I grew up believing that building walls up all around one's self was glamorous.

I saw the scenes played out on the television, the same plot lines emerging from my novels, the similar dialogue taking place over and over again. There was always some defining moment where the girl would admit to the guy that she had walls built up inside of her, walls that never felt like crumbling.

Love sick rhetoric: "I never believed these walls would come tumbling down, and then I met you." Beyonce said it too, "Remember those walls I built? Baby they're tumbling down." It's everywhere in song lyrics and poetry, and there seems to be something very heroic about another person taking the time to help tear down the barrier.

I think I must have told a half-dozen guys about my indestructible walls. Not that I actually had them but because it sounded so good coming out of Joey Potter's mouth, why not mine? And it made me seem mysterious, or experienced and fragile. And for some odd reason, fragile, to me, was glamorous.

We put ourselves in positions that could potentially hurt us. We learn from a young age that we must be capable of taking a risk or a leap of faith if we want to arrive anywhere in this lifetime. We love deeply and often, as a result we hurt greatly. And with each scar or marking left from another one's entrance and exit from our heart, we add another brick to the wall inside of us. Higher and Higher. Stacking and Stacking.

What fears me in this process is when we begin to lean on this wall; take comfort in this wall. We stay so closed off that we hinder ourselves more than we help ourselves.

For the longest time I did not want to talk about the shattered relationship between my brother and I. I was hurt by his actions, marred by his words and I was hiding behind an ugly story. But as I hid behind the tale that is "Timmy and I," using it as a wall to separate myself from other people, I learned I was giving that story way more power than it deserved.

When we walk around deliberately hiding parts of ourselves in fear that people will think less of us or that no one will understand, we hinder ourselves from being completely immersed in the human experience. I am not saying we should rattle off our secrets and insecurities to every person in the supermarket line, but I think that by sharing parts of ourselves (not just the parts that someone could easily find on the surface) we give less power to our walls and more liberation to our own souls.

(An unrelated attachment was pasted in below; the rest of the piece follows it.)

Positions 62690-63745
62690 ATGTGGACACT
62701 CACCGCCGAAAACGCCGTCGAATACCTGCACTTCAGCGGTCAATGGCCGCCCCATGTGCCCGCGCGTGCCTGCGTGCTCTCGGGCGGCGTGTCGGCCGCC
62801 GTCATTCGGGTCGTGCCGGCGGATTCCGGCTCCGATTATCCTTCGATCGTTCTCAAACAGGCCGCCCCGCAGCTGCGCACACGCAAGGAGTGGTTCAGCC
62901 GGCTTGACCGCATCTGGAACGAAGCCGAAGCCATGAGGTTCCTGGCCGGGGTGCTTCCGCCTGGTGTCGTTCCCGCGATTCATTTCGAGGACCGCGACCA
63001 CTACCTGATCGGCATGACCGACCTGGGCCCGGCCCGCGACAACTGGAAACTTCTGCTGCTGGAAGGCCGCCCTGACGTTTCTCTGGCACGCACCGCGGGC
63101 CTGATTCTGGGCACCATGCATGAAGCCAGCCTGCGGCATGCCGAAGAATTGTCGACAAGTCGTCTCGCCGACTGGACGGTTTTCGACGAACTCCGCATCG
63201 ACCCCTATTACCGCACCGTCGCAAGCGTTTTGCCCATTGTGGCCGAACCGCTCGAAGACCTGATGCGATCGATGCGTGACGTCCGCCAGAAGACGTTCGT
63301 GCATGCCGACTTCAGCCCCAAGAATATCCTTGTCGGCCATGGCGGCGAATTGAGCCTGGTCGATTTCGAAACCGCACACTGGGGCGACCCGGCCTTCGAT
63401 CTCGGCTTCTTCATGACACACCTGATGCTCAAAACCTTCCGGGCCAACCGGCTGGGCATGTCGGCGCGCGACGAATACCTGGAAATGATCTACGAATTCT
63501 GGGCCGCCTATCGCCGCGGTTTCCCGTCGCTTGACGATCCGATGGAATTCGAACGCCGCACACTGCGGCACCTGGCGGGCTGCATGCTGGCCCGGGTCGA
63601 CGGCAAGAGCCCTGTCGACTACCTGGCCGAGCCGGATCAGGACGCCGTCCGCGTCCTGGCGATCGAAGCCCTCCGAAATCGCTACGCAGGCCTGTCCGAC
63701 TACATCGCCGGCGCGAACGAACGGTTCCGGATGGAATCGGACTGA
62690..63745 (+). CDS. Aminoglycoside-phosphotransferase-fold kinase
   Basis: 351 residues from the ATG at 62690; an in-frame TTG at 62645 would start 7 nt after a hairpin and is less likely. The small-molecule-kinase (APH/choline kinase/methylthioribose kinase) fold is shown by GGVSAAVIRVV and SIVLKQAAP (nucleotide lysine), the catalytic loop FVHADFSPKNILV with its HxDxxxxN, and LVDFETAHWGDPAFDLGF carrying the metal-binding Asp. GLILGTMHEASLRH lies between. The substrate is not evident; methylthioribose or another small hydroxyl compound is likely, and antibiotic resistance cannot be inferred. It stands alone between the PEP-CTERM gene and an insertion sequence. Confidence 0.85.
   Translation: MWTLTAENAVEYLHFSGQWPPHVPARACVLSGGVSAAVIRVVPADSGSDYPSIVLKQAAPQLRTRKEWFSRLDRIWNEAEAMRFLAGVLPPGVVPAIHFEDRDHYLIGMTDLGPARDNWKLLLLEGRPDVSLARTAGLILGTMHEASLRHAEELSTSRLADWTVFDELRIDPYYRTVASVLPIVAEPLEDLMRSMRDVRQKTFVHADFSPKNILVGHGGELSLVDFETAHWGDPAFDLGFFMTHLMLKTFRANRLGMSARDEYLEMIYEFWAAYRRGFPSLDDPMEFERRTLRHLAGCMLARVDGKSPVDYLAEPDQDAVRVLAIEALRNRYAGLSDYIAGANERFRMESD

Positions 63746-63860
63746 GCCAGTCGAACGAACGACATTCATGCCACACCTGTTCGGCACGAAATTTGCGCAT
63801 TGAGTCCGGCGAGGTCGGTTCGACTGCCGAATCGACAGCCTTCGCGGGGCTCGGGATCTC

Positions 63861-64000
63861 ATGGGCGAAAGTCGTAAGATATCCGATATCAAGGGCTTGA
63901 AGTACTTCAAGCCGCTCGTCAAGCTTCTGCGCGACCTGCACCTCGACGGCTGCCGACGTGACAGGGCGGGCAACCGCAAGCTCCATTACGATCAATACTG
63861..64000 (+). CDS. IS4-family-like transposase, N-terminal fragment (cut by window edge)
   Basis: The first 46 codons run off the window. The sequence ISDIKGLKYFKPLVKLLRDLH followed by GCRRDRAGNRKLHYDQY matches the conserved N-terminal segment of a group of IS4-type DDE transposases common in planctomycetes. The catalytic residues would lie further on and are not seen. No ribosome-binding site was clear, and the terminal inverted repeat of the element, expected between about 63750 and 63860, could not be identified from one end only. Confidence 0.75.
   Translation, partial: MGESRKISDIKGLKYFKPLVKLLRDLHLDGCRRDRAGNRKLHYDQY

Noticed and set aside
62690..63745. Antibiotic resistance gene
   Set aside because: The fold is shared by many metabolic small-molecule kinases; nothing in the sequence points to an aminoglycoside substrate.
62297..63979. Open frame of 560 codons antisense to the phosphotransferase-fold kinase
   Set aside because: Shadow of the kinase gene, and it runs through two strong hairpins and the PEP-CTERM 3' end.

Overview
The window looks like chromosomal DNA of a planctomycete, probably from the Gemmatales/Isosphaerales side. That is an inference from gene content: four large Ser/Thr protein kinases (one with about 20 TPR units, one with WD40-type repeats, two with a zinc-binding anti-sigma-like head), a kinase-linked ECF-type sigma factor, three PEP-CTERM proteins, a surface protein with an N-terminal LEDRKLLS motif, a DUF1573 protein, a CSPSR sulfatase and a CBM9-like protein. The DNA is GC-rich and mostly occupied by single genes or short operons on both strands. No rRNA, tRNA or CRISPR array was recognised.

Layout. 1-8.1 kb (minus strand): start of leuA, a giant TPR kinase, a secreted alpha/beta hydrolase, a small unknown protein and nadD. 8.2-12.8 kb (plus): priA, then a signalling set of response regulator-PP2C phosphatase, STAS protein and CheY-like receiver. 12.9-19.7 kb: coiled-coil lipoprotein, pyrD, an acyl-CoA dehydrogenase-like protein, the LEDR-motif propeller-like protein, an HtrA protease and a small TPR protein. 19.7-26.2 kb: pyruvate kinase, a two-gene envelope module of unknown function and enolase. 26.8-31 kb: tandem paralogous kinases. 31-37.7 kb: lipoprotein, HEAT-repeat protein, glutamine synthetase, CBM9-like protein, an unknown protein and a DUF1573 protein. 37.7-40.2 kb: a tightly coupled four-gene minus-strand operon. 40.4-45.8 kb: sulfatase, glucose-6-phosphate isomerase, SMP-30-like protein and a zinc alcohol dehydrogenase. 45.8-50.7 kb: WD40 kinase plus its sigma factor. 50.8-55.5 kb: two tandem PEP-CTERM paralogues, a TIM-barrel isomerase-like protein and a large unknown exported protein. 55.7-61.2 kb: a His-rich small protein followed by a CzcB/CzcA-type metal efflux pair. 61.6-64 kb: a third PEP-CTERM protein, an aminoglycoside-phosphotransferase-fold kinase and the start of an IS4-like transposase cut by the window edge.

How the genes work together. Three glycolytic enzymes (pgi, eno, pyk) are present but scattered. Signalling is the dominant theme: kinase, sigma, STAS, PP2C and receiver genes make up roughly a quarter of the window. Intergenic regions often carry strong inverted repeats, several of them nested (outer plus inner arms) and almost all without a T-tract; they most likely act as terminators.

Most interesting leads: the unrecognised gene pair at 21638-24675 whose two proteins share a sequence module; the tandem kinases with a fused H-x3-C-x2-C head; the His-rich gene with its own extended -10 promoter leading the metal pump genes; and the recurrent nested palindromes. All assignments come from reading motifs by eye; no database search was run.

My adviser the other day pulled me into his office and he told me exactly why he liked my writing. It was not my use of alliteration or sentence structure. Rather he said, "You put yourself out there... You make yourself vulnerable in your writing and people can relate to that." And he is right, I have been forced I have forced myself to be more vulnerable but I could not be happier for doing so. You see, even when I wanted to sound very much like a great heroine from literature classics by saying that I had walls too high for anyone to take down, I have learned from this very venue that I really was hiding behind things. Stories. Experiences. Fears. But I sit down at this desk everyday, in front a new blank document, and I tear and shred the walls to pieces. And when all that is left is a pile of dust, I pick up a few sprinkles of the remnants, place them in my pocket, and walk towards the next wall. My stories are powerful, yes, but I give myself greater strength when I tell them. My walls were once high, yes, but I give myself more height by refusing to let them stand against me.

When we exchange stories, when we hand other people the hammer and let them go at our walls, we free ourselves. We stare straight at the things in our lives that we once called "ugly," "unfavorable," and "shameful" and we strip them of their negative adjectives. We could keep our walls up forever if we like but I think eventually we should see what the world is like without the concrete castles.

Share a story. Show your soul. Shatter a wall today.

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